One of the accomplishments of modern medicine is our ability to screen for common diseases.Â Whether we are monitoring blood pressure as a screen for cardiovascular disease or getting a colonoscopy to screen for colon cancer, we are faced with many opportunities to be screened for disease.Â Many of my patients as well as those in the medical community itself are beginning to ask questions about the appropriateness of all this screening.Â So my goal for this article is to review a handful of screening tests and help you to consider whether they are of value to you or not.
First let me define a screening test.Â This is a test designed to detect a disease in people who do not have any signs or symptoms of the disease.Â For the most part it is not a diagnostic test in and of itself.Â For example high cholesterol does not mean you have cardiovascular disease but may warrant further testing to rule out other signs of the disease.Â Whereas a biopsy done during a colonoscopy may indeed produce a diagnosis.
Cardiovascular diseaseâ€¦this disease remains the number one killer worldwide.Â We have developed some fairly inexpensive, non-invasive testing for this disease including: blood pressure, BMI (body mass index=weight in pounds x 703/(height in inches)Â²), ECG, Stress Test (aka treadmill test) and the following blood tests: cholesterol panel, C-Reactive protein, and homocysteine.Â Â There are of course more specific imaging tests like CT and MRI when increased suspicion based on the more basic screening tests warrants them.Â Some of these screens are low cost and minimally invasive which are indicated for everyone like blood pressure, BMI and some blood testing.Â Other more comprehensive testing is more costly and likely reserved for those at greater risk.Â Another group who is at a much higher risk for cardiovascular disease are those with Diabetes.Â And screening for Diabetes is extremely routine, non-invasive and low cost.Â The simple measurements of BMI and WHR (waist hip ratio) can be used as a preliminary marker for further testing.Â Routine blood work to evaluate fasting blood glucose and insulin as well as a more long-term view of blood sugar maintenance with a HgA1c (hemoglobin A1c) can all be of value.Â Making this diagnosis with these simple tests can set a Diabetic or pre-diabetic on a treatment protocol and reduce long-term disease risk significantly.
Cancerâ€¦Cancer is more complex to screen for as it is a disease with many types and locations.Â Therefore more and more screening tests continue to emerge as we continue to understand cancer in greater depth.Â Recommendations continue to change as these tests improve; and another factor which I believe more indirectly affects recommendations is the cost of the tools or machines used to detect cancers.Â Diagnosing cancer is certainly not my specialty so I will cover a few basic screens I am asked about, and utilize most frequently.Â First is the Pap smear.Â This is a screen of the cervical cells within the vagina.Â Abnormal results indicate a change in the cells which may or may not be cancerous.Â This is one of those true screens and further testing with a procedure called a colposcopy is necessary to determine the diagnosis.Â In the grand scheme of cancers, cervical cancer is relatively inexpensive to diagnose and treat AND the treatments are extremely effectiveâ€¦so get your pap smears!Â For men the equivalent would be a prostate exam and PSA (prostatic specific antigen) blood test.Â Both the exam and blood test are screening only and relatively inexpensive.Â Many practitioners skip the exam portion and just do the PSA, but I consider that a mistake.Â From a practitionersâ€™ point of view when you couple a blood test with a hands on exam there is much more information to work with rather than just a number.Â Pap smears are indicated in women in their early to mid-reproductive years whereas prostate exams are indicated in men in their mid to elderly years.Â For both sexes donâ€™t forget a good skin check to screen for skin cancers while you have the attention of your physician!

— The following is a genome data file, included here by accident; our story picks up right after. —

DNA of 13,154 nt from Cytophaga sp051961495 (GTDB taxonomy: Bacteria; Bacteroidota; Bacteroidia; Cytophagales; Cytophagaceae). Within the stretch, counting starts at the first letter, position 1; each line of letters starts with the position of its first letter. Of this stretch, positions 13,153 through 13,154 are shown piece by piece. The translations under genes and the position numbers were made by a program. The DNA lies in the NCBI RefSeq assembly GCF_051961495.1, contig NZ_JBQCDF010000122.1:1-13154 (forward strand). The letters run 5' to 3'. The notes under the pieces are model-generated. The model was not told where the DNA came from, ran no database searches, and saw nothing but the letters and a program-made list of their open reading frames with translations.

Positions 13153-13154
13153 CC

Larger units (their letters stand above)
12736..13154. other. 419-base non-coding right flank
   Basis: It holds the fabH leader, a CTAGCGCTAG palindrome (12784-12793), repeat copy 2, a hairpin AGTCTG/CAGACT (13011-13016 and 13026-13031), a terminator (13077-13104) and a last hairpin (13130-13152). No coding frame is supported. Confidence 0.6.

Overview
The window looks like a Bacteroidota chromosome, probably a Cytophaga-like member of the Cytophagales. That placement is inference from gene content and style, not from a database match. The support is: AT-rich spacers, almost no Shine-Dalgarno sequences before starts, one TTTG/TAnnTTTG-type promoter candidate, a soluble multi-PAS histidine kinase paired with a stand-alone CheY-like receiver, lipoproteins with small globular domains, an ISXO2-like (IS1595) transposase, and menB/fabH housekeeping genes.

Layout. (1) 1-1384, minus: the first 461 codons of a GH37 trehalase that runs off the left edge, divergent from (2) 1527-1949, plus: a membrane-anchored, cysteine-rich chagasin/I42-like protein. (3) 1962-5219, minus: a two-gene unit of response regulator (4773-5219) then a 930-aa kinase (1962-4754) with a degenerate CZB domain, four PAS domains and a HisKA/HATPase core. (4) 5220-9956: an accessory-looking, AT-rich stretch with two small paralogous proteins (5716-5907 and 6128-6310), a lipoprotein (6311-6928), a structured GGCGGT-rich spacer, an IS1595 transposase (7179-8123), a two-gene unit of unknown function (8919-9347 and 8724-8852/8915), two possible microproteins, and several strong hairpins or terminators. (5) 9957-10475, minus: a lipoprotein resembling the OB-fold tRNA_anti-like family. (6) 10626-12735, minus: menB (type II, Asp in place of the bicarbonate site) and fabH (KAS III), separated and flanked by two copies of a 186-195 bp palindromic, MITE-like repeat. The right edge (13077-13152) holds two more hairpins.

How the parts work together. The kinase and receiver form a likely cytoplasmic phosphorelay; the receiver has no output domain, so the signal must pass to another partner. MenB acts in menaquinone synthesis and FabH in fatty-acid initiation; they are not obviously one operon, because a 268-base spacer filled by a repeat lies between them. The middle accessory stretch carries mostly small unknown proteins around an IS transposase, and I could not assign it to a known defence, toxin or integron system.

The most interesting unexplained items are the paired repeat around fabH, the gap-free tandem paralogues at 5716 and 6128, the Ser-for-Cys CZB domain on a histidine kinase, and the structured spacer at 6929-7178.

Next the Mammogramâ€¦I would say this is one of THREE screens necessary for breast cancer; the other two being regular self-exams and yearly exams with your clinician.Â Mammogram has lots of controversyâ€¦I could likely do a whole article just on this, but for this article it is the screening test of choice.Â Again like the pap smear, mammograms can pick up abnormalities but are not diagnostic.Â Follow up testing likely involves needle biopsies, lump removals, lymph node removals, etc. to reach a conclusive diagnosis.Â There are many nuances and decisions to breast cancer diagnosis and treatment and clearly the costs are high.Â Finally the Colonoscopy.Â This is the most invasive and most expensive of the cancer screens covered here.Â This is basically a look and see procedure which, if an abnormality is found and biopsied, can lead to a diagnosis.Â Again a screening test reaching higher levels of controversy due to global recommendations for screening in adults 50 or over.Â This is a change from previous recommendations which reserved this screen for those with symptoms or strong family or personal risk factor history only.
Screening for disease is a recommendation, a choice for YOU to make.Â One point to add is the question what would you do if something is found?Â OR on the flip side what could you be missing by not screening?Â The answers are unique to your philosophy on health, the risks (both of the procedure and your personal risk factors), and certainly the cost. These considerations all come into play when deciding whether or not to follow the recommendations.Â When faced with your next screening test; use your resources wisely, including this 101, to further guide your decision.
DO something you love, BE with someone you love, EAT your vegetables, DRINK clean water, BREATHE deeply, and MOVE your body EVERYDAY!